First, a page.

I’m not ashamed to admit that I had been wanting a slow cooker for a long time. The appeal of the “fix and forget” meal is undeniable! All it took was one off-season sale + coupons and I had one for a reasonable enough price that I wouldn’t feel guilty if I only used it “sometimes.”
Because, as I suspected and soon confirmed, finding a really good slow cooker meal isn’t easy. Well, to be more precise, finding a really good one that can cook for 10 hours without suffering is not easy. I’ve done some great shorter cook time stuff (it was invaluable at Thanksgiving!) but the work-day meal has been harder to nail down.
I thought I had stuck gold when I started reading about Cholent, or Sabbath Stew. Essentially, it was the original slow cooker meal! A stew that was sealed up and cooked over a banked fire all night so that there could be one hot meal on the Sabbath. The traditional recipes include a fatty beef (brisket, rib etc.), potatoes, barley and beans, definitely not for the faint of heart.
While I’m sure it is delicious, I was looking for something a little less “intense” that we could eat on a weeknight. So, I started hunting around for something vegetarian. After lots of internet searching, I hit upon this recipe from a Montreal chef named Gigi Cohen.
Coming home that night, I approached my crockpot with a weird amount of apprehension. I just wasn’t sure what I was going to find! I scooped out a bowl and took a tentative bite. Well, it was ok.
Yeah I know, not a rousing endorsement. It wasn’t much to look at, as with most long-slow cooked food it had turned roughly all the same color of brown. The flavor was actually pretty awesome and you could still taste the spices and different hints of what was in there. Really, it was the texture that left me cold. Everything was just a mush. We tried to salvage it by putting it in a pan, topping with Panko and crisping it up under the broiler. That helped a little but still wasn’t great.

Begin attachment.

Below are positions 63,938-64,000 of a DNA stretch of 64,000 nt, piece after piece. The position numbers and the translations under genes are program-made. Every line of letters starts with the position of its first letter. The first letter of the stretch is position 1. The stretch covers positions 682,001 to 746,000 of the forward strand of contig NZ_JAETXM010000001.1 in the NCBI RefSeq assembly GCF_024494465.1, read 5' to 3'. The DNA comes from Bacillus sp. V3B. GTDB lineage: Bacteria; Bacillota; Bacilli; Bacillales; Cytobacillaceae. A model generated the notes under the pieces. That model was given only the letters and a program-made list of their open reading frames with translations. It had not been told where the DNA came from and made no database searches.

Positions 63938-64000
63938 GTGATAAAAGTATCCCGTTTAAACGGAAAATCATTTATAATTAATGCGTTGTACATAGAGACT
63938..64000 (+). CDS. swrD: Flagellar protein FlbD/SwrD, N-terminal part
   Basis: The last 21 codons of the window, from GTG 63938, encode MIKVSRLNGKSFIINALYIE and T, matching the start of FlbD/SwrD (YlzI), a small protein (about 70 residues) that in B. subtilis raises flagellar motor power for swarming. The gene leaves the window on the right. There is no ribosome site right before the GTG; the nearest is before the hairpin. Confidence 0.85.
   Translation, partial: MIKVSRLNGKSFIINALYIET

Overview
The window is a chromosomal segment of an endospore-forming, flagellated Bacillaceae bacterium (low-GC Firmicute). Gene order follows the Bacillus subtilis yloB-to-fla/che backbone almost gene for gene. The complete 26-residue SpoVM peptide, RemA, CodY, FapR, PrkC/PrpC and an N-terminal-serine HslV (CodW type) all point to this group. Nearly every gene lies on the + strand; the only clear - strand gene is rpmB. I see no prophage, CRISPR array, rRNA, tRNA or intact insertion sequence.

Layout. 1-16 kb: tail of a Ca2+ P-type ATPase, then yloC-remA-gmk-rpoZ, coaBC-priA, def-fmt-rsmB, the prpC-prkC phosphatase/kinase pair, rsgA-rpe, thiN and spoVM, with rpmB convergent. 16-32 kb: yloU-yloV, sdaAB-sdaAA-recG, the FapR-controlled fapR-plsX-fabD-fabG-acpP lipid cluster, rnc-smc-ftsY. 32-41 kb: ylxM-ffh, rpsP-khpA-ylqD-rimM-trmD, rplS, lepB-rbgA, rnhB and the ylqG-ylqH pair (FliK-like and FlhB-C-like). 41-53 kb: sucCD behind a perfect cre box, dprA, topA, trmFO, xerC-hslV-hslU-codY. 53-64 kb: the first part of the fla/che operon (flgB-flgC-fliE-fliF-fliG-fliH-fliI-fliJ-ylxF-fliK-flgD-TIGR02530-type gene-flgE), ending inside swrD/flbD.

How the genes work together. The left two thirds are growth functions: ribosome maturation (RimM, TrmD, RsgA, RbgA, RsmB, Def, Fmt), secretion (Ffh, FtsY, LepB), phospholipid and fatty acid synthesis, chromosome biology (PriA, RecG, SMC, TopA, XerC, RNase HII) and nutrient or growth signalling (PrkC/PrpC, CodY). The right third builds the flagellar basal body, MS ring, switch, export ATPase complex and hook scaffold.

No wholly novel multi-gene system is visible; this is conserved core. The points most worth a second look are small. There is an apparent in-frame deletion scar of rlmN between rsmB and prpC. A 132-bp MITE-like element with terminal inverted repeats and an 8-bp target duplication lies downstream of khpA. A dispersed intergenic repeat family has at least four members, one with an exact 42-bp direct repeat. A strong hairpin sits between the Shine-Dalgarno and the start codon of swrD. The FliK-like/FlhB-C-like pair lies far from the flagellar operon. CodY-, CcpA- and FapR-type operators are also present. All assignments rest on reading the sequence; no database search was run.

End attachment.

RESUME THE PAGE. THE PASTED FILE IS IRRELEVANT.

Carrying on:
There just must be something more you could do! Maybe leaving the rice out of the recipe, fixing it on the side and then topping it with it later? Maybe having something with crunch or a little fresh veggies to stir in right at the end? I know these take away the “put it in, turn it on and your done” aspect of the slow cooker, but if it makes the dish better that is worth it!
So, I’ll still put up the recipe and encourage you to try it. However, if you aren’t a fan of …mushy foods….I would suggest you add your own twist to it. If you find something that works, would you please let me know?
Oh, side note! Claudia Roden in “The Book of Jewish Food” has a lovely description of Cholent’s history if you are looking to read more. Her book is just pretty amazing in general actually and no, I wasn’t paid to say that.
From Gigi Cohen
1 cup dried chickpeas
1 cup dried navy beans
4 medium potatoes, peeled
1 large onion, cut into quarters
4 cloves of garlic, peeled
1 cup of rice (or barley wheat berries or kamut..whatever that is)
1/4 cup olive oil
2 tablespoons soy or tamari sauce
1 handful of porcini mushrooms
1/2 cup raisins (or other dried fruit of your choice)
2 tablespoons honey
1/2 teaspoon cardamom
1/2 teaspoon cumin
1/2 teaspoon turmeric
1/2 teaspoon paprika
1/2 teaspoon cinnamon
Measuring cups and spoons
Knife and cutting board
Slow cooker or large dutch oven
2. Cover with water (it took about 6 cups in mine, but it’ll depend on the size of your pot)
4. If you want to try the oven crisping method, layer the Cholent in a baking dish, top with breadcrumbs or Panko and put it under the broiler for a few minutes. Let me know what other suggestions you might have!